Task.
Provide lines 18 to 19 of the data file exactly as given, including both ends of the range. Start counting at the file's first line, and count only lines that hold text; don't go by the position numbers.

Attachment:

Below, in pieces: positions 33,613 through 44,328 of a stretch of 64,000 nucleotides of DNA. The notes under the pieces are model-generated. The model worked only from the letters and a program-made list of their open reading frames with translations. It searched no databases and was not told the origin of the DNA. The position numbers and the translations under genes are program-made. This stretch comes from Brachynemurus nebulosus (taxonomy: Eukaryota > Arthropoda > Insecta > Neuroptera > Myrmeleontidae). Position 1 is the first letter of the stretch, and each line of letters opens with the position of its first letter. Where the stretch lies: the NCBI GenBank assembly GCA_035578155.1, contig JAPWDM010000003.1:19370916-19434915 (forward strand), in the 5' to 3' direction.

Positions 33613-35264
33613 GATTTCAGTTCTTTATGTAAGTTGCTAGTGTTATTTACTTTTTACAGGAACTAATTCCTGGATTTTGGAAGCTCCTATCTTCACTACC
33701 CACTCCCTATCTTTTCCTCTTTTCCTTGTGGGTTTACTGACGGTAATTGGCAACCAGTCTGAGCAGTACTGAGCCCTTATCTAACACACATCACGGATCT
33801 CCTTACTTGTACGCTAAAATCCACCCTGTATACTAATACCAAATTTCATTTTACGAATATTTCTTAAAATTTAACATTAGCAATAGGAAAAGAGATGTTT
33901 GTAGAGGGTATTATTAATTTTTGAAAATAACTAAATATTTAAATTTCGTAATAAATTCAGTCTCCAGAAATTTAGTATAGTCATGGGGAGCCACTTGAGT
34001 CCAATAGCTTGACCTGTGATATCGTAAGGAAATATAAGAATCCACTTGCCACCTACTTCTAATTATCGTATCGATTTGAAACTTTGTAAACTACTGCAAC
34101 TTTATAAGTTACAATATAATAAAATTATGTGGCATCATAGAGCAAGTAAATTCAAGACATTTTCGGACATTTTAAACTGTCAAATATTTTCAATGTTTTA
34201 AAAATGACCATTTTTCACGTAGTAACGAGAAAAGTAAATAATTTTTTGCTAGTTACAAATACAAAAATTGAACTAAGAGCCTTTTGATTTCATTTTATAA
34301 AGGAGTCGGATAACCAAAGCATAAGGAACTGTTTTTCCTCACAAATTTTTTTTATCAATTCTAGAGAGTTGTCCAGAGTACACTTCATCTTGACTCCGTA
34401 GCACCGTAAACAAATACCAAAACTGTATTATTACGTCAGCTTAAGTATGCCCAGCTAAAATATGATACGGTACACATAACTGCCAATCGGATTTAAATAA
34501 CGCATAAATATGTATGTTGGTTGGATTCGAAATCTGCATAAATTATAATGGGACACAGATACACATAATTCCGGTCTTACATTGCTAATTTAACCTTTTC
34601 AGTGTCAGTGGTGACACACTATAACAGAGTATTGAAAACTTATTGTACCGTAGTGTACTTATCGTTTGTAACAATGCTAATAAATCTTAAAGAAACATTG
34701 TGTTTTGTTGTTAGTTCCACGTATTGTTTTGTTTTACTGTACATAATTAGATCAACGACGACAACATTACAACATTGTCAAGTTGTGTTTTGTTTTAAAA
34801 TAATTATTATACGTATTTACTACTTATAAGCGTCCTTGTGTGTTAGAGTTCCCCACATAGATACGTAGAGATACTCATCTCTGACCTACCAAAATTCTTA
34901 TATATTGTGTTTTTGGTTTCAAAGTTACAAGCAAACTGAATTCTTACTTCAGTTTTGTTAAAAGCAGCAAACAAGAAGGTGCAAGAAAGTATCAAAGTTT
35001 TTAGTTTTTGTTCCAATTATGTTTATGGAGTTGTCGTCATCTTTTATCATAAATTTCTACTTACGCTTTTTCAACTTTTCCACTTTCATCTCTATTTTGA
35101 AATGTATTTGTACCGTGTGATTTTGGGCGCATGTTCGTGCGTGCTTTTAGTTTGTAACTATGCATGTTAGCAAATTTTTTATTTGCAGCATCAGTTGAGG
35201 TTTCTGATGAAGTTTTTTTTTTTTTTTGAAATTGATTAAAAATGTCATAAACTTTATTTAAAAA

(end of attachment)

35101 AATGTATTTGTACCGTGTGATTTTGGGCGCATGTTCGTGCGTGCTTTTAGTTTGTAACTATGCATGTTAGCAAATTTTTTATTTGCAGCATCAGTTGAGG
35201 TTTCTGATGAAGTTTTTTTTTTTTTTTGAAATTGATTAAAAATGTCATAAACTTTATTTAAAAA